Kremlin guards could be controlled by enemies with 'hypnotic abilities,' according to secret memo from Russia's intelligence agency: report

A sniper of FSO (Federal Security Service), a bodyguard service of Russia's top officials, his telescopic lens as he stands at the Kremlin wall at the Red Square in Moscow, on May 9, 2012, during Victory Day parade. Thousands of Russian soldiers marched today alongside nuclear-capable missiles to commemorate the 67th anniversary of the Soviet victory over Nazi Germany.
A sniper of FSO, a bodyguard service of Russia's top officials, at the Kremlin in Moscow, Russia, on May 9, 2012, during Victory Day parade.KIRILL KUDRYAVTSEV/AFP/Getty Images
  • A leaked memo describes Kremlin's fears that its guards could be hypnotized, The Insider reported.

  • It warns of a bizarre list of psychological warfare methods such as "computer psycho-viruses."

  • The memo proposes a plan overseen by a top security official to prepare against such attacks.

According to a leaked memo obtained by Russian investigative outlet The Insider, the Kremlin's security service is concerned that in the event of a coup or heightened military conflict its agents could be compromised by hypnosis and a list of other "psychologically infecting" techniques.

As such, the classified memo covers a set of special measures for the Federal Protective Service, the agency that runs security for the Kremlin's top officials, including President Vladimir Putin.

These measures are laid out in four parts, including in the event that martial law needs to be enforced, and include weekly political training sessions, collective church attendance and identifying officers with "unstable psyche."

The Insider has no affiliation with Insider. A copy of the memo was also published by the Ukrainian magazine Focus.UA on Monday.

The leaked memo contains details that could have easily come from the plot of Marvel's "Captain America: The Winter Soldier" — with everything from theories that soldiers could be hypnotized, to efforts to prevent infection by "psycho-generators."

It describes a plan to bolster officers' mental resilience and outlines how unspecified enemies can use a barrage of clandestine methods to "reduce the psychological stability of personnel" and make them "unprepared for resistance."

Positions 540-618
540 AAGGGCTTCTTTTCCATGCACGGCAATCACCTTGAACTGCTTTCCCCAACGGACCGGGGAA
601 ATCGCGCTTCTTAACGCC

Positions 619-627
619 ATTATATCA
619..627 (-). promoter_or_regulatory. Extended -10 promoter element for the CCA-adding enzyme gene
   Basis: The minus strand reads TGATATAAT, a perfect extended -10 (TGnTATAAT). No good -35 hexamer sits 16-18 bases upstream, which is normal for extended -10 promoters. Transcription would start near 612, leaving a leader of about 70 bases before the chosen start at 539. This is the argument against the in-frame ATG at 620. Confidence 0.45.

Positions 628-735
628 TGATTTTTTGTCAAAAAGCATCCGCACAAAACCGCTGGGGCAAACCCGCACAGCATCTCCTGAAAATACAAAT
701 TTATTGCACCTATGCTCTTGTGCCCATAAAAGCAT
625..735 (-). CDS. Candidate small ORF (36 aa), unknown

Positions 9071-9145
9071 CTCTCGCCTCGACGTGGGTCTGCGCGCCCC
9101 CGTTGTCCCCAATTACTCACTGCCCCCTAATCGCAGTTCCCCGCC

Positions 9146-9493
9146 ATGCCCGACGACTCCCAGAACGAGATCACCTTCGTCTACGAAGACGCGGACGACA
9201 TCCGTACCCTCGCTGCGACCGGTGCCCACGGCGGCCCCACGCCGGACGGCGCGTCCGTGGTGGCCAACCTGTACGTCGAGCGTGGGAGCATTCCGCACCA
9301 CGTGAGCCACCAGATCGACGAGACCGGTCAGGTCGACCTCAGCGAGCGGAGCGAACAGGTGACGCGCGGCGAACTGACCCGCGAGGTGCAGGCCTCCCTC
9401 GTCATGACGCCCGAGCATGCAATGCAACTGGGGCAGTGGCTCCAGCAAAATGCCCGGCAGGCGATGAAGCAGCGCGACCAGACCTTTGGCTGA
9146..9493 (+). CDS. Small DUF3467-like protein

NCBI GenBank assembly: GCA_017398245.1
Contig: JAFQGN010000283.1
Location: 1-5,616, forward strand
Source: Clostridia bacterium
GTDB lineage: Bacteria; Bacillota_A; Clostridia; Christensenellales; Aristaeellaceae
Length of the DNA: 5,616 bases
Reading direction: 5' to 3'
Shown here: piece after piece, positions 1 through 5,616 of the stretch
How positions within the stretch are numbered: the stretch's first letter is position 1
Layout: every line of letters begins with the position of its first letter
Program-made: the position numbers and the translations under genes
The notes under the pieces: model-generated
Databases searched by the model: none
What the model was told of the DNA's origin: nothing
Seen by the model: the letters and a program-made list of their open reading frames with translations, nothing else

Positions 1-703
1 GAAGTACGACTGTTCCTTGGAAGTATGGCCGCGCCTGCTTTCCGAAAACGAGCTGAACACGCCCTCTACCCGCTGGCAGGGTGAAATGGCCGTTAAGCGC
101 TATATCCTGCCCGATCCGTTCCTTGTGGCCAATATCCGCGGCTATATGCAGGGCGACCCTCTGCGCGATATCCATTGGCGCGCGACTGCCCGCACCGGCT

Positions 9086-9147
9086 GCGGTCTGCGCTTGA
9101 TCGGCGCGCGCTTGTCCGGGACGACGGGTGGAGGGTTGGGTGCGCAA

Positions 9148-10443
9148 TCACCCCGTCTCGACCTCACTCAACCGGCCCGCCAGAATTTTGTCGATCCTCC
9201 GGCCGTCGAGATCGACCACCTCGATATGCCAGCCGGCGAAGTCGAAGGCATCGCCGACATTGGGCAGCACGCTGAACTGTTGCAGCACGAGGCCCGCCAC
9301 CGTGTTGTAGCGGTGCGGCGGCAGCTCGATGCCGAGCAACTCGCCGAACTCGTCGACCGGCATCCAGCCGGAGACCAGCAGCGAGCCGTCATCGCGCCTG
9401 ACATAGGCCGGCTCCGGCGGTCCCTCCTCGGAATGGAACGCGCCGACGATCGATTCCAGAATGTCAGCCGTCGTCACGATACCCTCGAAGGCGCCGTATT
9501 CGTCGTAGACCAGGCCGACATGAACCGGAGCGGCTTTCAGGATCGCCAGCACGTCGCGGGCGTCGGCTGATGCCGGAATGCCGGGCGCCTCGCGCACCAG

Some of the threats are commonly discussed around the world, such as influence from media, social movements, religious organizations, and agents embedded in non-governmental organizations, The Insider reported.

However, the memo also warns of "computer psycho-viruses" that could infect the user, and discusses "psycho-generators" — a Soviet-era urban myth describing devices that can read minds from afar, per The Insider.

The memo mentions enemies "capable of psychologically infecting personnel and possessing hypnotic abilities," without saying who these individuals are, according to The Insider.

It also flags psychoactive chemicals and advertising products as threats, without further details.

Kremlin officials have proposed using "counter-suggestion," "counter-conviction," "initiative interception," and "objection substitution" to tackle influence from outside forces, The Insider reported, citing the memo.

They've also suggested running interviews with Kremlin guards to build their confidence, and pairing more resilient officers with those who are psychologically vulnerable, according to the outlet.

The plan is to be overseen by General Alexander Komov, a deputy director in the Federal Protective Service, with an unnamed source in the Kremlin's security service saying that Komov harbors a deep interest in astrology and pseudo-science, according to The Insider.

Insider was unable to independently verify the authenticity of these claims.

The Russian government's press service and Federal Protective Service did not respond to Insider's requests for a comment.

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